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The Competitiveness Impacts of Climate Change Mitigation Policies

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  • Aldy, Joseph E.

    (Harvard University)

  • Pizer, William A.

    (Duke University)

Abstract

The pollution haven hypothesis suggests that unilateral domestic emission mitigation policies could cause adverse "competitiveness" impacts on domestic manufacturers as they lose market share to foreign competitors and relocate production activity--and emissions--to unregulated economies. We construct a precise definition of competitiveness impacts appropriate for climate change regulation that can be estimated exclusively with domestic production and net import data. We use this definition and a 20+ year panel of 400+ U.S. manufacturing industries to estimate the effects of energy prices, which is in turn used to simulate the impacts of carbon pricing policy. We find that a U.S.-only $15 per ton CO2 price will cause competitiveness effects on the order of a 1.0 to 1.3 percent decline in production among the most energy-intensive manufacturing industries. This amounts to roughly one-third of the total impact of a carbon pricing policy on these firms' economic output.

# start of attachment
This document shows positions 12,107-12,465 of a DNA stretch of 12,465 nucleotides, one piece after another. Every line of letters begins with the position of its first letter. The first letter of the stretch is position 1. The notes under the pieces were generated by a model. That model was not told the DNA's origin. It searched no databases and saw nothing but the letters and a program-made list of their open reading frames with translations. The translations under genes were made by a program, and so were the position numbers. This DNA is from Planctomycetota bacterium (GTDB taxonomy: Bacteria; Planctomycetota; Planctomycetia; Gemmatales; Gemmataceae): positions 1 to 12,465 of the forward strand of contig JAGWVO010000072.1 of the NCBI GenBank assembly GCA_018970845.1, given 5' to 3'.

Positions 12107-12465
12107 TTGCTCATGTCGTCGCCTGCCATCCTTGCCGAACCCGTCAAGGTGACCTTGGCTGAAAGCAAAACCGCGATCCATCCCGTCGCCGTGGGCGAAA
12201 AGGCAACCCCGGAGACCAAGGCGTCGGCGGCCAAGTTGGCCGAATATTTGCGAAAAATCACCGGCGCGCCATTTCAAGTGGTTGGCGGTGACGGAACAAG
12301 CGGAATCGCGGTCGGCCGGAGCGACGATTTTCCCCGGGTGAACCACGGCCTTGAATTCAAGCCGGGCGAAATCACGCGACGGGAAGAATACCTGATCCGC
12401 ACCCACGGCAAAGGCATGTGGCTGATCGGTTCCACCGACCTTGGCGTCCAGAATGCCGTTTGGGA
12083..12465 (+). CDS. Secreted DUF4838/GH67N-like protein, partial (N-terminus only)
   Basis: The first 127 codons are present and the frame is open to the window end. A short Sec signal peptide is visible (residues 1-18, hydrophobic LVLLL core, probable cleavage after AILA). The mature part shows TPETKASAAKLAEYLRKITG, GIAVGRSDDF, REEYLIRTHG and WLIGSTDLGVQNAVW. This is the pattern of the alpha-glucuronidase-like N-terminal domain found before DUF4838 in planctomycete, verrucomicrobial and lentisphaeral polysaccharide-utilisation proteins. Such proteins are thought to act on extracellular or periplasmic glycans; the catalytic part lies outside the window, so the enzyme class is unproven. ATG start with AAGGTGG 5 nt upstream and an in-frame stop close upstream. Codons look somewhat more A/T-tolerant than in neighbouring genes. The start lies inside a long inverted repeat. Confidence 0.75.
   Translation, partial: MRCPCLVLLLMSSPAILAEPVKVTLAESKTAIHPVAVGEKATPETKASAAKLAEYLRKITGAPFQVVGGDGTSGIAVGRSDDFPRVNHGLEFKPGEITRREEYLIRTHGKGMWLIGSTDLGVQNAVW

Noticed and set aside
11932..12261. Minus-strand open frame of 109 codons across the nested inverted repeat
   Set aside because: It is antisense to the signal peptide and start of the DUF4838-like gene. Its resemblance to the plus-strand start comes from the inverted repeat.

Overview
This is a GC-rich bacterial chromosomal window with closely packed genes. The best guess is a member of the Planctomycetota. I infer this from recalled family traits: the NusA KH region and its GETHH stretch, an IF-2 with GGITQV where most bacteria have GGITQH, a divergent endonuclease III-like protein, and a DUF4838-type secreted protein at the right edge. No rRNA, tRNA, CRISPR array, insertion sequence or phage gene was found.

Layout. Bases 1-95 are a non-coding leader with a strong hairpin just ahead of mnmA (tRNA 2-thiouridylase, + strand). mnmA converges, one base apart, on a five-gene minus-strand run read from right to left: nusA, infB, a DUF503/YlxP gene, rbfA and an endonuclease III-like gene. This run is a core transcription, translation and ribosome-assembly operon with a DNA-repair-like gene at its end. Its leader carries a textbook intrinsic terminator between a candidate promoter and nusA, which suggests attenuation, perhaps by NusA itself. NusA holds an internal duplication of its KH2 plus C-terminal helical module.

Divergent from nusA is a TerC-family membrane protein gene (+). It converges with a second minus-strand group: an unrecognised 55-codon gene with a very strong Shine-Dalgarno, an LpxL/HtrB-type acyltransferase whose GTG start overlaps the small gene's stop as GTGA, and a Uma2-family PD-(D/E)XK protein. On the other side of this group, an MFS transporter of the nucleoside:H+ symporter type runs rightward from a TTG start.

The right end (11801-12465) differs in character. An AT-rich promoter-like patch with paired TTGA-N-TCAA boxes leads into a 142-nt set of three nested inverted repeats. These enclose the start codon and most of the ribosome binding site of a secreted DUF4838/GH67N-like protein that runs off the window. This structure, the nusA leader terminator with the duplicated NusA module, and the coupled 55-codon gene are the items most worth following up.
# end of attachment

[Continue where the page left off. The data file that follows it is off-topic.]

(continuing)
Suggested Citation

  • Aldy, Joseph E. & Pizer, William A., 2011. "The Competitiveness Impacts of Climate Change Mitigation Policies," Working Paper Series rwp11-047, Harvard University, John F. Kennedy School of Government.
  • Handle: RePEc:ecl:harjfk:rwp11-047
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    More about this item

    JEL classification:

    • F18 - International Economics - - Trade - - - Trade and Environment
    • Q52 - Agricultural and Natural Resource Economics; Environmental and Ecological Economics - - Environmental Economics - - - Pollution Control Adoption and Costs; Distributional Effects; Employment Effects
    • Q54 - Agricultural and Natural Resource Economics; Environmental and Ecological Economics - - Environmental Economics - - - Climate; Natural Disasters and their Management; Global Warming

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